17

In the sixth episode of the second season of Darker than Black, Hei hung up a payphone.

Payphone image

On this payphone there is some symbol. They’re supposedly in Russia; however, the Russian currency symbol is ₽. What does this symbol mean? I doubt they would make up a currency since they also reference the CIA and MI6.

1
  • Have you actually seen that symbol get used in Russia? In my recollection, I only remember руб being used …
    – Jan
    Commented Jan 8, 2017 at 17:45

3 Answers 3

27
+100

Not only is that the symbol for Japanese yen, the phone itself is also something utterly Japanese, a pink public phone:

enter image description here

They're very iconic (somewhat ubiquitous decades ago when you'd see them in shops or restaurants) but also very outdated (They only take 10 yen coins which is not much at all). If there are any still being operated then as something between a curiosity and a "living fossil".

So basically, if that scene is supposed to play in Russia, it's either some sort of joke or the animators were very sloppy, maybe reusing a generic "using a public phone" sequence.

14

That's just the Japanese word "yen", written as a word 円 en rather than with the currency symbol ¥.

1
  • 1
    So we can just chuck it up to the animators preference rather than some in universe reason why Yen is being used in Russia?
    – Memor-X
    Commented Jan 4, 2017 at 23:00
8

That's the kanji 円, pronounced "hen" or "yen", which means both "circle" and, as you might have guessed from the pronunciation, the japanese currency.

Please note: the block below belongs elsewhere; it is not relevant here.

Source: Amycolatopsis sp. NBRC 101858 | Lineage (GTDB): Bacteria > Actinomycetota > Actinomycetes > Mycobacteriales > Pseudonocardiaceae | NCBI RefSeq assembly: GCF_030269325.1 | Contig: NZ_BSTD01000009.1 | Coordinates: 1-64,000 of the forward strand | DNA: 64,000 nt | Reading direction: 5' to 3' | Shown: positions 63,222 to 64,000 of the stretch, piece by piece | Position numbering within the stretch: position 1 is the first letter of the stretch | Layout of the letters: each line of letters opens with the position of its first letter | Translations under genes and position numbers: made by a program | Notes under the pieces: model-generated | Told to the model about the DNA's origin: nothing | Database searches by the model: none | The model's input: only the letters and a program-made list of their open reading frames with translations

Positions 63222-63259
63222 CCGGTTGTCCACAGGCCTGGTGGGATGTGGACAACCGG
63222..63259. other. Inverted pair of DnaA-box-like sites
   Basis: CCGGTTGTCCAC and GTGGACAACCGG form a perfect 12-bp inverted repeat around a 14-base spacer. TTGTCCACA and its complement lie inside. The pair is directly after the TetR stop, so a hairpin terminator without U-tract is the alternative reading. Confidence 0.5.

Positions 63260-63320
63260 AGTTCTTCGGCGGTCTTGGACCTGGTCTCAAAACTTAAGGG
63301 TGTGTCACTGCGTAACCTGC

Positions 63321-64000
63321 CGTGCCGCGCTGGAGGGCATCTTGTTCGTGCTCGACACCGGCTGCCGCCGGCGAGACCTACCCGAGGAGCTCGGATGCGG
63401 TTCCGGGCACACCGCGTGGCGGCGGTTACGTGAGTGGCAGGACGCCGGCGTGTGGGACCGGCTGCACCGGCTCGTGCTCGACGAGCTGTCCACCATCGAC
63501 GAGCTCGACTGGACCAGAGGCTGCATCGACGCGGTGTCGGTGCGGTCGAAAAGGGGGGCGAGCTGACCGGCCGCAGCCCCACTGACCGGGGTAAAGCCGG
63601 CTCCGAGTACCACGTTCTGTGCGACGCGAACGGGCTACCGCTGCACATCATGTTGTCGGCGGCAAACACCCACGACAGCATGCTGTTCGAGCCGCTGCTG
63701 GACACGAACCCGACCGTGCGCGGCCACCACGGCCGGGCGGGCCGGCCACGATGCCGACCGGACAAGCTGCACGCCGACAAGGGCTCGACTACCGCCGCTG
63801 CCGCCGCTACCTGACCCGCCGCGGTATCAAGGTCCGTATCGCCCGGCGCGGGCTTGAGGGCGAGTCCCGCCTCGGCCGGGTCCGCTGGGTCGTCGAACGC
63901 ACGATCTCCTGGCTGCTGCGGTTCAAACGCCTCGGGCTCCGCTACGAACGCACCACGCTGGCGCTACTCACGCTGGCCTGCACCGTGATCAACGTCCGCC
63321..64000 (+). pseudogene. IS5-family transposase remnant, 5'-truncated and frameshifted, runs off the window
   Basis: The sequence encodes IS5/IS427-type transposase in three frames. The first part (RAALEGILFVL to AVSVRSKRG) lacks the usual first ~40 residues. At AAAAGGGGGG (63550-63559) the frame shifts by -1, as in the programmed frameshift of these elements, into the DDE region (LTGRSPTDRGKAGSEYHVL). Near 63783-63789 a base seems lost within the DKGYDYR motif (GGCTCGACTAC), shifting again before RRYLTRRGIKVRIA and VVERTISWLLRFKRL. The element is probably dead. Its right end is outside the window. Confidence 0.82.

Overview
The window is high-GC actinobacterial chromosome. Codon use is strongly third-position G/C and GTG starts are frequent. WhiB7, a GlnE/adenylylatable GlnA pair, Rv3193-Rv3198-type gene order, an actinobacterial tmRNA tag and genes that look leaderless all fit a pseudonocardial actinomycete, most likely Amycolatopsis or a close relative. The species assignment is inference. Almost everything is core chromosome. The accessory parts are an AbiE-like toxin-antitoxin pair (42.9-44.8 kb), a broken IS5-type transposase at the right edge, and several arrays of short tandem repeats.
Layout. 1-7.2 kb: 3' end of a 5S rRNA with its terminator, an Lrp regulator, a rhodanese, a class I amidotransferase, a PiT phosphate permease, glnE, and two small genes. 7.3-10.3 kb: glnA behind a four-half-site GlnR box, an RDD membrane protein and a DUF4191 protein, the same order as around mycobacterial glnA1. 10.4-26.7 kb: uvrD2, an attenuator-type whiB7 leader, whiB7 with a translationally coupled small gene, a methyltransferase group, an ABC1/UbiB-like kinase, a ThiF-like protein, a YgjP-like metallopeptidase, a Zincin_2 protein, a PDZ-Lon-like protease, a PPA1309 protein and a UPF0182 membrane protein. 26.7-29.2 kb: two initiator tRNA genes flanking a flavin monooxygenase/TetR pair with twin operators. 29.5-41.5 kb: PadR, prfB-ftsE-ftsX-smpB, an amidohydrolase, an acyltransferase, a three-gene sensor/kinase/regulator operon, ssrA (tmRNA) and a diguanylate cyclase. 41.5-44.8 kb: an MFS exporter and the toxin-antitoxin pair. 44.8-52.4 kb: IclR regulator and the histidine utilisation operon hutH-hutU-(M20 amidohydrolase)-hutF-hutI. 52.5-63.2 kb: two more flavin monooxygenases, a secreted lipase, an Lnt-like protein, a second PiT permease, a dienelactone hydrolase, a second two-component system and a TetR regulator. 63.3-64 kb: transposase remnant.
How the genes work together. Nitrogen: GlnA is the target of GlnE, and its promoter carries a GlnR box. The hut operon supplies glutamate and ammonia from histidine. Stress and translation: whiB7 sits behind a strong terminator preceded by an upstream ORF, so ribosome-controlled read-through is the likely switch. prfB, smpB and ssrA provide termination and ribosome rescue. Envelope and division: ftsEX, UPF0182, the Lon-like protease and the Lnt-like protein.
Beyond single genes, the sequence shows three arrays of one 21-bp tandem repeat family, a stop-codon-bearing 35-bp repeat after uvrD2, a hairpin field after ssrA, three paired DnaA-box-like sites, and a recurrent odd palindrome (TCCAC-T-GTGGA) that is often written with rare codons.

The ¥ symbol is the international symbol of the currency used for trade deals and in tourist destinations inside Japan, while 円 is the more common and japanese way to refer to local money.

3
  • 1
    So we can just chuck it up to the animators preference rather than some in universe reason why Yen is being used in Russia?
    – Memor-X
    Commented Jan 4, 2017 at 23:00
  • 3
    Pretty much. This could be a mistake, it could've been done on purpose, or it could just be a case of whoever was assigned to that specific series of frames not caring enough.
    – Some Guy
    Commented Jan 4, 2017 at 23:07
  • 3
    The pronunciation you're referring to is neither "hen" nor "yen", but "en", like in "and" but without the terminal "d". Any other pronunciation is totally different.
    – Right leg
    Commented Jan 6, 2017 at 9:28

You must log in to answer this question.

Not the answer you're looking for? Browse other questions tagged .